Now, Lea, well Lea, was not liked by any of us as classmates because she was different. And we didn’t really like different. Lea… Lea didn’t have the, the right clothes because they would be a little bit too small on her and sometimes she would wear things that that didn’t fit or she didn’t, didn’t always look the best. And sometimes, I just have to be honest, she didn’t even have a real lunch box like the rest of us had. So, she was different and that was just Lea. You know, it wasn’t really kind of us at all. And we treated her different and we joked on her and teased her. But all of us did it, including me.

By the time we got to my fourth grade year, we had become such good friends, that we made nicknames for each other. I loved the nicknames. One day, we all gathered outside at recess and Jimmy, one of my friends, said he had a new nickname for me. I was thrilled. So we gathered everybody together and then he told me my new nickname. He said, Shelia, your new nickname is…” the “n” word. You know, the one that rappers say sometimes. I was delighted. It was a great name because I didn’t know what it meant. And so I was excited about it. I couldn’t wait to go home and tell my mom about this new nickname. I got on with it, “Mom, I have a new nickname. It is…” the “n” word. (You know, the one that rapper say.) And my mom went, “Oh, baby.”  And then she told me what it meant. She told me it meant that you were lower than the dirt underneath someone’s feet. I, I couldn’t understand. I couldn’t understand why Jimmy, my friend, why would he call me that name!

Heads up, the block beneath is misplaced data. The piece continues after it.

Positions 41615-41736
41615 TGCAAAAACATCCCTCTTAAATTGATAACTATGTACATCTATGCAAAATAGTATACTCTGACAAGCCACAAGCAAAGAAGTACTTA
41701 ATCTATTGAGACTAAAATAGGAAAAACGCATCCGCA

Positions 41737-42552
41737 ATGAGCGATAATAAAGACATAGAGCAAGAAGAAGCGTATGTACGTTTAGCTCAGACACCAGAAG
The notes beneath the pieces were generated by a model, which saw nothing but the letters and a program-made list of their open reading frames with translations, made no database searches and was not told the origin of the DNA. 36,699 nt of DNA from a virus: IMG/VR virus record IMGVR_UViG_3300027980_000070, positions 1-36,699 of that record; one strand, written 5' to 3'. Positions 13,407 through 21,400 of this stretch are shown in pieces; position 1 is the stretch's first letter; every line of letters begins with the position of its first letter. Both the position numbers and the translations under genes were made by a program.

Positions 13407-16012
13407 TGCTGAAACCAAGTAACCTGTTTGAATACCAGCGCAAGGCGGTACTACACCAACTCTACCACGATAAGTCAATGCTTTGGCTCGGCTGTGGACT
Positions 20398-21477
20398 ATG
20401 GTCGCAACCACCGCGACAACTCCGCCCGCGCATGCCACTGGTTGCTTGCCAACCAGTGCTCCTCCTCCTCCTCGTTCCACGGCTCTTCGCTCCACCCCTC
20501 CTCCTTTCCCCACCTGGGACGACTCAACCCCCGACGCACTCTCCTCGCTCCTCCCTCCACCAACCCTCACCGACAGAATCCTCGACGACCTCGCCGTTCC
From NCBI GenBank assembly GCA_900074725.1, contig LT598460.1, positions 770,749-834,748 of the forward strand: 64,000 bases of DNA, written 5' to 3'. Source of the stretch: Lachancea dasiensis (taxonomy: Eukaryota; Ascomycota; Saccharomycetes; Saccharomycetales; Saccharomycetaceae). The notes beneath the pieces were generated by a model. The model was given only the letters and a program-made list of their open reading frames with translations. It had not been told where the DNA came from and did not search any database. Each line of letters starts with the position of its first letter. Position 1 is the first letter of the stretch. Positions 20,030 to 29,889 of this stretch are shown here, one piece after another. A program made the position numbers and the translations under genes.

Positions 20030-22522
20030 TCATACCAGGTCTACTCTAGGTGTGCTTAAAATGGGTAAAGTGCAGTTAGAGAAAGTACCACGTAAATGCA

The next day I went back to school.  Recess came and Jimmy gathered everybody around again to call me my nickname. This time I knew what it meant. And I also realized Jimmy knew what it meant as well. So when he called me that nickname, I ran away from the group, ran into the side door of the building and into the bathroom and closed myself in the stall. And I just cried, “No one will ever be my friend. No one will ever be my friend. No one ever will like me.”

And then I heard something. Someone said, “I’ll be your friend, Sheila.” It was Lea, the very Lea I had teased and joked. She said, “I’ll be your friend.” And I came out of that bathroom stall.